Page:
Today in Mailbox we reveal the identity of December’s mystery Czech and quote from your answers. Finally, we announce the names of the four winners as well as a brand new quiz question. Listeners quoted: David Eldridge, Jayanta Chakrabarty, K.Thiagarajan, C. O. Agboola, Li Ming, Steve Wara, Anne Faust, Sara-Anne Peterson, Krzysztof Borski, Riaz Ahmad Khan, Henrik Klemetz, Charles Konecny, Mani Sankar Chhatri, Yukiko Tsuji-Maki, Paul R Peacock, and Colin Law.

Welcome to Mailbox in 2009. Today is the time to reveal the identity of December’s mystery Czech. Again, the situation was a little more complex than it might have seemed at first, as

“December’s mystery person needs careful treatment in answering. Human blood groups were first classified by Karl Landsteiner, an Austrian biologist and physician in 1901 for which he was awarded the Nobel Prize in Physiology or Medicine in 1930... It was Landsteiner that introduced the A, B and O group classifications, but Prof. MUDr. Jan Janský, a Czech serologist, neurologist and psychiatrist working independently in 1907 at a psychiatric clinic in Prague was first to classify blood into today’s four groups. Janský called the groups I, II, III and IV, the nomenclature still used in Russia and some other former Soviet states. Elsewhere Janský‘s classifications were renamed A, B, AB and O under Landsteiner’s ABO blood group system.”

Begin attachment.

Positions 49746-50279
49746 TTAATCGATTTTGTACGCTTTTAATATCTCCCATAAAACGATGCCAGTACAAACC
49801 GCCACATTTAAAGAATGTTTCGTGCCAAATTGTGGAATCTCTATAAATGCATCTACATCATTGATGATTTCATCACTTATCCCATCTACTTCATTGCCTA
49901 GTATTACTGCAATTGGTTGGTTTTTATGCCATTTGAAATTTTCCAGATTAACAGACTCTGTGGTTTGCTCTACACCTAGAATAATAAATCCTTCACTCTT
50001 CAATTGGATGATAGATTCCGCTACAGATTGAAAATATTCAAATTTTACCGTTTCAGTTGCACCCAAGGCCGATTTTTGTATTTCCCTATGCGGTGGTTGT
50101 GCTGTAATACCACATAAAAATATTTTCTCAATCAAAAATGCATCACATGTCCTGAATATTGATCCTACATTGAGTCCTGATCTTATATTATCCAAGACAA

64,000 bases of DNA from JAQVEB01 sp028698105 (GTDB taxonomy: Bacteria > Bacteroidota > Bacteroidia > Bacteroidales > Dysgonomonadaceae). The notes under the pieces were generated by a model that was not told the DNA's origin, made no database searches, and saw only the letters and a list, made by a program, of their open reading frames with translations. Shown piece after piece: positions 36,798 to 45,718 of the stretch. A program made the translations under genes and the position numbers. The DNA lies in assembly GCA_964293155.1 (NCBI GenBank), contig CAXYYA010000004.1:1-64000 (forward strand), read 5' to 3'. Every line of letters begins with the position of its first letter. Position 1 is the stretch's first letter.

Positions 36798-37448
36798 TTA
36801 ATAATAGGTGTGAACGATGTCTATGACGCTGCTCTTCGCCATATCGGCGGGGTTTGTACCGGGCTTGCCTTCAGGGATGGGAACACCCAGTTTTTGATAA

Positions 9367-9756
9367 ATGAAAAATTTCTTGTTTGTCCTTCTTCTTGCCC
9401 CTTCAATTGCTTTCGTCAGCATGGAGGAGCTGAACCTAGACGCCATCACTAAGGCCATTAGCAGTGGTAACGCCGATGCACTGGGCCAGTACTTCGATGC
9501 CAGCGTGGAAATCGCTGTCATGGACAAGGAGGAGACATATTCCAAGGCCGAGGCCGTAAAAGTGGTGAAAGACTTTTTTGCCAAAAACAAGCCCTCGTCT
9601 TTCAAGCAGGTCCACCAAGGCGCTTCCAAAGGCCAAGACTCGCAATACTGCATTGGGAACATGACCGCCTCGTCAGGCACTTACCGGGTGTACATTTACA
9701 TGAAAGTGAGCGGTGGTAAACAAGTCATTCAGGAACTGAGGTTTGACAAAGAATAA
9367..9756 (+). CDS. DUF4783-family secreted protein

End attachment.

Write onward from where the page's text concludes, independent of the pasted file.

Jayanta Chakrabarty from India is another regular listener:

“As it mostly happens with great discoveries, Janský's outstanding achievement went unnoticed for 14 long years until 1921 when it was acknowledged as a great medical feat by the North American Medical Commission. It is unfortunate that Janský missed out on his most deserving case of being awarded the Nobel Prize in Medicine to Karl Landsteiner... By being an ardent proponent of voluntary blood donation, Jan Jánský has also reflected his humanitarian aspect. Truly Janský is an outstanding ambassador in Czech medical sciences.”

Also from India, this is what K.Thiagarajan wrote: